Our departing US student intern Emily writes:
“I had just about overcome my jet lag when I walked into Mentoring Plus thirteen weeks ago. I am an American university student studying abroad in Bath for the semester. Well, finishing up my semester actually. It is hard to believe that I will be flying out of Heathrow in just sixteen days.
But back to thirteen weeks ago – I walked into a community charity where I would be interning for three months. I didn’t know what to expect on that first day, and you might think that it would have been a bit nerve-wracking. On the contrary, I received the warmest of introductions from the employees and felt immediately at home, despite being over 3,000 miles (roughly 4,830 km) from my house.
I sensed the dedication and passion for their mission filling the Riverside Youth Hub. It made me excited and inspired to contribute.
The internship objectives focused on engaging potential donors, volunteers, and corporate supporters through social media and a variety of other channels. I spent a considerable amount of time researching social media applications and management tools, recommending strategies to build a greater online presence, and capturing short video clips of the young people’s activity sessions.
However, I ended up having the opportunity to assist in multiple areas of the charity, through administrative tasks, community development, fundraising, event planning, and working directly with the Youth Reps – a group of young people who really brightened my Monday evenings (not an easy feat!)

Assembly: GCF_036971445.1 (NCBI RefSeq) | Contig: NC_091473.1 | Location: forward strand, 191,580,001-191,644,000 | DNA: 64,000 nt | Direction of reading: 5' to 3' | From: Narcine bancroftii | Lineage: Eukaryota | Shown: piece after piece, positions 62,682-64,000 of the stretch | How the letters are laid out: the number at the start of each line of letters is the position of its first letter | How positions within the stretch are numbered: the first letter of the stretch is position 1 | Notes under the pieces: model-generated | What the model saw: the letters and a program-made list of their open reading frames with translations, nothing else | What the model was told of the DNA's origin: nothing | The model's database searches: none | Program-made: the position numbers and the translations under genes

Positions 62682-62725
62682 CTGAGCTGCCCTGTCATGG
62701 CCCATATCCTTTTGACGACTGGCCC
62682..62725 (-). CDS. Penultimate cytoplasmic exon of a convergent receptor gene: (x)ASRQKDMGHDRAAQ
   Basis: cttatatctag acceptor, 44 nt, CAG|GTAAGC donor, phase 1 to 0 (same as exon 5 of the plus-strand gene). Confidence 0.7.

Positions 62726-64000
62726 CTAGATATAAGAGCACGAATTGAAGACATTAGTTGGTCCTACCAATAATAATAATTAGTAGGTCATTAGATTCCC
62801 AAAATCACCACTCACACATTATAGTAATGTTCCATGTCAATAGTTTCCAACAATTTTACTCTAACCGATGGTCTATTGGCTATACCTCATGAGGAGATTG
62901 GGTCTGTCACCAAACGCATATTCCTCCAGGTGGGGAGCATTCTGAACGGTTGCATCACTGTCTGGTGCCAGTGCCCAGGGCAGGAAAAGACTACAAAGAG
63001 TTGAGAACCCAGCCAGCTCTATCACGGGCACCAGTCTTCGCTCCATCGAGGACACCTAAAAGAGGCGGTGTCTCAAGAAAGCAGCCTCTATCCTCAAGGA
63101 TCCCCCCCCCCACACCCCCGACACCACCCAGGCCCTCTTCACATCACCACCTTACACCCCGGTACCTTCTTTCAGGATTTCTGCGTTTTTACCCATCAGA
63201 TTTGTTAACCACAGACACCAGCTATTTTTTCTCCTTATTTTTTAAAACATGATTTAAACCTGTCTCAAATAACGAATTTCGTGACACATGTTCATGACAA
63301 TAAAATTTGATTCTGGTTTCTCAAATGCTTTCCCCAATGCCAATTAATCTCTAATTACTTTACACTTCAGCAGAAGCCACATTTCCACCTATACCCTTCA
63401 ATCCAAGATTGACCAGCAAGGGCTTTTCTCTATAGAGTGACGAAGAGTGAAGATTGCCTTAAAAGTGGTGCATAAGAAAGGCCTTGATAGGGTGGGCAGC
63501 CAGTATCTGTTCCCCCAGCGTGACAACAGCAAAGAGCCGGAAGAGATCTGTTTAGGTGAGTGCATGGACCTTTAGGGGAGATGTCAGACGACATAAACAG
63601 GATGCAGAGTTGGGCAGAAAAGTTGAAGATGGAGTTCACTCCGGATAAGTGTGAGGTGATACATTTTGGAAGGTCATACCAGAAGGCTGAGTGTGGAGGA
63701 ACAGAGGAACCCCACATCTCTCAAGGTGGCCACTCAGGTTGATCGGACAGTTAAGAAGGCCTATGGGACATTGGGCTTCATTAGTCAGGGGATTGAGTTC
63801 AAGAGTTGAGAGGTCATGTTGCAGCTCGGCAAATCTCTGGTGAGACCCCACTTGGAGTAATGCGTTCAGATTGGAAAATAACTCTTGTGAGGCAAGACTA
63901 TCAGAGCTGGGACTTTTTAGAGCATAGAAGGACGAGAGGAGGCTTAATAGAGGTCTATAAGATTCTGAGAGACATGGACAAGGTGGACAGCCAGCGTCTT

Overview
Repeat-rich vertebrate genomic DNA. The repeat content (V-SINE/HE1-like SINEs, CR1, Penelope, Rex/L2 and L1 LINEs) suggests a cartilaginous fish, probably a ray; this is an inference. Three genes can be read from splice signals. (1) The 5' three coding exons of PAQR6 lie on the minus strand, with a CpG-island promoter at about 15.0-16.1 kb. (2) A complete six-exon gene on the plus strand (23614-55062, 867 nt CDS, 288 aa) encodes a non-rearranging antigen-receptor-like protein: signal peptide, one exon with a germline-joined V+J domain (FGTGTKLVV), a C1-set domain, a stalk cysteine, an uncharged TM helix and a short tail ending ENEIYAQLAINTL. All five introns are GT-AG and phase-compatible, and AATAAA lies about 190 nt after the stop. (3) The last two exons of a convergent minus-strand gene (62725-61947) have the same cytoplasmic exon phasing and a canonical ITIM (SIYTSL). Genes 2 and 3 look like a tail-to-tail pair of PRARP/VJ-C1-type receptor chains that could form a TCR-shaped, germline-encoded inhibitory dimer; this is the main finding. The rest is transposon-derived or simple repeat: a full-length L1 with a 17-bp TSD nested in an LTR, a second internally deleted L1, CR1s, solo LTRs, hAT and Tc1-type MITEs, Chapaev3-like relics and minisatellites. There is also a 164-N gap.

My responsibilities broadened and my interests concentrated over the course of the semester. I learned a great deal about the inner workings of a local charity, the barriers that affect young people in the region, the cultural differences between the U.S. and the U.K., and a bit about myself in the process.
I attribute much of my integration into Bath to Mentoring Plus, where I had numerous opportunities to interact with locals, learn from the staff, and listen to young people in the community.
This city is so much more than the history of the Roman Baths or the grandeur of the Royal Crescent. I am most struck by the people, especially the ones I have come to know through Mentoring Plus. It is easy to get lost in conversation here; whether we were discussing travel, learning about each other’s past experiences, or laughing about our different vernacular, it was always a pleasure.
Not only have I developed my research skills, the art of multi-tasking, and gained confidence in communicating with people of varied backgrounds, but I have also come to truly appreciate the culture of this office and will miss it dearly when I’m back home in the States.
Here are just a few of the many things I’ve learned during my time here:
- “Are you okay?” translates to “How are you?” Nobody is insinuating that you’re upset! It’s a common misconception.
- Tea is always offered – and always served with milk, unless you specify! Thank you to everyone who remembered (and accepted) that I drink my tea black…
- Efficiency at work doesn’t have to mean that people don’t have time for you. I’ve had quality chats with everyone in the office.
- Don’t ignore the voices of the people you’re trying to help. Young people may be young, but they know their struggle better than anyone else and can offer intelligent, logical suggestions and solutions.
- Remember why you’re doing what you do – shout-out to Director Jamie Luck for that salient piece of advice.
Thank you Mentoring Plus for an amazing experience!”
A huge thank you to Emily for a lot of hard work and good humour helping us out, and to Advanced Studies in England for arranging and supporting her internship during her studies here.